Proliferating germ cells in Caenorhabditis elegans provide a useful model system for deciphering fundamental mechanisms underlying the balance between proliferation and differentiation. Using gene expression profiling, we identified approximately 200 genes upregulated in the proliferating germ cells of C. elegans. Functional characterization using RNA-mediated interference demonstrated that over forty of these factors are required for normal germline proliferation and development. Detailed analysis of two of these factors defined an important regulatory relationship controlling germ cell proliferation. We established that the kinase VRK-1 is required for normal germ cell proliferation, and that it acts in part to regulate CEP-1(p53) activity. Loss of cep-1 significantly rescued the proliferation defects of vrk-1 mutants. We suggest that VRK-1 prevents CEP-1 from triggering an inappropriate cell cycle arrest, thereby promoting germ cell proliferation. This finding reveals a previously unsuspected mechanism for negative regulation of p53 activity in germ cells to control proliferation.
C. elegans; Germ cells; Proliferation; VRK-1; Kinase; p53
We systematically generated large-scale data sets to improve genome annotation for the nematode Caenorhabditis elegans, a key model organism. These data sets include transcriptome profiling across a developmental time course, genome-wide identification of transcription factor–binding sites, and maps of chromatin organization. From this, we created more complete and accurate gene models, including alternative splice forms and candidate noncoding RNAs. We constructed hierarchical networks of transcription factor–binding and microRNA interactions and discovered chromosomal locations bound by an unusually large number of transcription factors. Different patterns of chromatin composition and histone modification were revealed between chromosome arms and centers, with similarly prominent differences between autosomes and the X chromosome. Integrating data types, we built statistical models relating chromatin, transcription factor binding, and gene expression. Overall, our analyses ascribed putative functions to most of the conserved genome.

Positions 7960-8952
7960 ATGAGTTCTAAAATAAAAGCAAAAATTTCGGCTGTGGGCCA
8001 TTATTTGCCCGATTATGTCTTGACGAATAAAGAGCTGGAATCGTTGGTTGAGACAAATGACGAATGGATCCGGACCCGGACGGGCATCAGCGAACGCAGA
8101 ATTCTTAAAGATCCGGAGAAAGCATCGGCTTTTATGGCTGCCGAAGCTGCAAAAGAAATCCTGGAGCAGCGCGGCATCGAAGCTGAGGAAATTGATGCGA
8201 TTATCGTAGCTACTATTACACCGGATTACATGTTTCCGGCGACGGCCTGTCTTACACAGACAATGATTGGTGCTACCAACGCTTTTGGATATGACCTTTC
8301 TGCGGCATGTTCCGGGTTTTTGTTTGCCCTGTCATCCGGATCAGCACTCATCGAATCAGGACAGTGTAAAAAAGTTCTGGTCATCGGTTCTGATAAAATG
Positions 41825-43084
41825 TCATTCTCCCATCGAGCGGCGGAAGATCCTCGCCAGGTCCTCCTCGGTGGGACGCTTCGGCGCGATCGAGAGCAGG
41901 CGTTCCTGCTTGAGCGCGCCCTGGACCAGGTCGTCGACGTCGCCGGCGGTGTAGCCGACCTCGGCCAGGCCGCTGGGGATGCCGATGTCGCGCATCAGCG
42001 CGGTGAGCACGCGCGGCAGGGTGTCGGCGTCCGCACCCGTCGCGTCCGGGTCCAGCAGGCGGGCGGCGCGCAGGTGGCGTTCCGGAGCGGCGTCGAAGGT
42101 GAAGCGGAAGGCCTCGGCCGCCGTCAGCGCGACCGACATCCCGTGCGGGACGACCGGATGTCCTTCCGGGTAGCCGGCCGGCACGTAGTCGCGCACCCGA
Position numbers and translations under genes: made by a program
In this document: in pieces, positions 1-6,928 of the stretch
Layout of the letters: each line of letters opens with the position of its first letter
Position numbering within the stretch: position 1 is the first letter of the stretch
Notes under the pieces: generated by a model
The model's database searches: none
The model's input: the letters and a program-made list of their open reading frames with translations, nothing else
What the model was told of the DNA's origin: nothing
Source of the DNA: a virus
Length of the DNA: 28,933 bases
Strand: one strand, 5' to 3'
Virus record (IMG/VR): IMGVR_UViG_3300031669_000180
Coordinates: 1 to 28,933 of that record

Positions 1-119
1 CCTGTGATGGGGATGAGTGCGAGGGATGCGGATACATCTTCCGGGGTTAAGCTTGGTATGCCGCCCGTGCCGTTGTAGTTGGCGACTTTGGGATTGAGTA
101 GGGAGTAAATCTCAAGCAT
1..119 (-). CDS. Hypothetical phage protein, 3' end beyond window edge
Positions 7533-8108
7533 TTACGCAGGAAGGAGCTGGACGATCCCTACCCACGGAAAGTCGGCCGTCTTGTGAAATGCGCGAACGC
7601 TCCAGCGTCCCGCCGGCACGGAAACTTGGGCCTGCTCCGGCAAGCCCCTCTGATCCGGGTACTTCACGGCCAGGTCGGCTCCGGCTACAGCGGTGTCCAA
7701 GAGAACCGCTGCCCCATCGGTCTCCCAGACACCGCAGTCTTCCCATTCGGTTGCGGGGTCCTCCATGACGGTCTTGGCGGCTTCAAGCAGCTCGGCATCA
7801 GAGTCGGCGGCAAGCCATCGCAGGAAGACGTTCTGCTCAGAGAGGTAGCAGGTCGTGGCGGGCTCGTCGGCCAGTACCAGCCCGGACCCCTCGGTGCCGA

While Caenorhabditis elegans specifically responds to infection by the up-regulation of certain genes, distinct pathogens trigger the expression of a common set of genes. We applied new methods to conduct a comprehensive and comparative study of the transcriptional response of C. elegans to bacterial and fungal infection. Using tiling arrays and/or RNA-sequencing, we have characterized the genome-wide transcriptional changes that underlie the host's response to infection by three bacterial (Serratia marcescens, Enterococcus faecalis and otorhabdus luminescens) and two fungal pathogens (Drechmeria coniospora and Harposporium sp.). We developed a flexible tool, the WormBase Converter (available at http://wormbasemanager.sourceforge.net/), to allow cross-study comparisons. The new data sets provided more extensive lists of differentially regulated genes than previous studies. Annotation analysis confirmed that genes commonly up-regulated by bacterial infections are related to stress responses. We found substantial overlaps between the genes regulated upon intestinal infection by the bacterial pathogens and Harposporium, and between those regulated by Harposporium and D. coniospora, which infects the epidermis. Among the fungus-regulated genes, there was a significant bias towards genes that are evolving rapidly and potentially encode small proteins. The results obtained using new methods reveal that the response to infection in C. elegans is determined by the nature of the pathogen, the site of infection and the physiological imbalance provoked by infection. They form the basis for future functional dissection of innate immune signaling. Finally, we also propose alternative methods to identify differentially regulated genes that take into account the greater variability in lowly expressed genes.